Several weeks into her elected position as Student Government Association president, Ange Coustillac said she is adjusting to the role as Gannon University’s new student body voice.
The junior political science and legal studies major said she and the newly elected members of the SGA executive board have already discussed several plans and goals for next year, including a “graffiti” bulletin board that should appear in the Waldron Campus Center. Upon this graffiti board, SGA will post a general question and beneath it students can voice their opinions through a written response.
“Students can write whatever they want in response to that question,” Coustillac said. “That’s your voice, we have it, and then we can do something with it.”
Another vision Coustillac would like to see develop is a more “central” university, meaning that the various clubs and organizations would participate in campus-wide events together, instead of separately.
“I’d like to see the commuters be able to branch out with Greek Life, the Greeks branch out with student-athletes and student-athletes branch out with the international students,” she said. “We always claim that we’re such a diverse campus, but what good is diversity if we don’t unify ourselves?”
Outgoing SGA President Landis Erwin said Coustillac came to her and the two discussed what responsibilities are involved in the position and what qualities exist in a good leader.
“She wanted to know as much as she could before she even started running,” Erwin said. “What I admire the most about her is the fact that she wants other people to be included with her. She wants the organization to be one body, and she knows she can’t do this work on her own. To me, that’s one of the best leadership qualities someone can have.”
Jessica Kallenborn, a freshman sport and exercise science major, said she thought Coustillac’s outgoing personality helped her campaign.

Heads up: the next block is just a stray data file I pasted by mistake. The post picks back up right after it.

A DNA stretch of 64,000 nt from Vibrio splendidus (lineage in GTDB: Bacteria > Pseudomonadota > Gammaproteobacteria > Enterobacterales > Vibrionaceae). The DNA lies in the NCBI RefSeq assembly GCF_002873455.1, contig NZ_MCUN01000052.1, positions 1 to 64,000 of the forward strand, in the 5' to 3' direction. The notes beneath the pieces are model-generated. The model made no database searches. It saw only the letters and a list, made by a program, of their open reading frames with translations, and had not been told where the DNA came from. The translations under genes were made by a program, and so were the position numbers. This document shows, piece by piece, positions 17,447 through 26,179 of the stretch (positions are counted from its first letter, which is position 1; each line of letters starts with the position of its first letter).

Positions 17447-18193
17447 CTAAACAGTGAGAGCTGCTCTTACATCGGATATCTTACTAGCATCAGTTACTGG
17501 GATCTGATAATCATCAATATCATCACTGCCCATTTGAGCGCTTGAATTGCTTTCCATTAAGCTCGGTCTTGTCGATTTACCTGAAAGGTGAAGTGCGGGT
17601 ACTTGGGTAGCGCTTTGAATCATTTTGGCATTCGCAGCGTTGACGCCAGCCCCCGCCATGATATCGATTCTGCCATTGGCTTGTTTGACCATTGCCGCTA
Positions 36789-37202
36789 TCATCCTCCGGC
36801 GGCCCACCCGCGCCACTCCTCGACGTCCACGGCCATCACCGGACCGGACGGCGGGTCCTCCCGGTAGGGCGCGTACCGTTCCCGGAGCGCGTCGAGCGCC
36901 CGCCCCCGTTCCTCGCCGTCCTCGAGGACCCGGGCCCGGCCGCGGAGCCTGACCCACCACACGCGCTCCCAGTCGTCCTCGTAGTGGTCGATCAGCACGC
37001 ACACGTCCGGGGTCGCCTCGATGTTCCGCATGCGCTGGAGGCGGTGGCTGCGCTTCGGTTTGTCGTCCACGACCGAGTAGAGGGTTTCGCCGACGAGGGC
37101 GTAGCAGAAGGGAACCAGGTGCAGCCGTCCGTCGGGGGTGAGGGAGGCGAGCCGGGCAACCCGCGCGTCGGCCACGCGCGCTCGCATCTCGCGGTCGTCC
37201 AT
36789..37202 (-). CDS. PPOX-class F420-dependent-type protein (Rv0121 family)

“Her campaign was really well thought out,” Kallenborn said. “I think she’ll do really well.”
Coustillac said she is looking forward to working with the administration, especially the Vice President of Student Development and Engagement, a position yet to be filled. The new position will be in charge of everything that is connected with student services, including campus ministry, athletics and clubs and organizations, among others.
“That’s huge for us as students,” Coustillac said. “We fall under all of those. This brand new person, whoever it may be, will be in charge of all of us, for the most part.”
Over the past year, Gannon has experienced several changes in administration and academic policy. A few of them – such as the grading scale change – have not been well received by the student body. Better communication, Coustillac said, can change that.
“I think that this is our university,” Coustillac said. “We should know what’s going on and we should be kept in the loop about everything.”
Eric Pope, associate director of Student Organizations and Leadership Development and SGA faculty adviser, said he feels Coustillac possesses the valuable qualities that will enable her to be a superb SGA president.
“She is willing to ask the questions that the students might not be willing to ask themselves,” Pope said. “She is a very strong student advocate and will truly do a great job representing the Gannon student body.”
Coustillac said she has the voice of the entirety of the student population at heart, and she will give her maximum effort to bring the changes students have in mind, not just what she would like to see changed.
“What you guys want, the big changes that you want to see happen, that is what I’m here for,” she said. “We’re not going to go around making huge changes, if it’s not supported.”
Erwin said she has an unwavering confidence that Coustillac will succeed.
“A year is not long enough to accomplish everything you’d like to do,” Erwin said. “But it is enough to make a mark on the university. I know she’ll do well.”
Coustillac thanked those who supported her in the election, but asked that she continue to receive that support.
“This is a difficult position; there is a lot of responsibility here,” Coustillac said. “I consider this a privilege; I’m honored to have it and I look forward to serving the students.”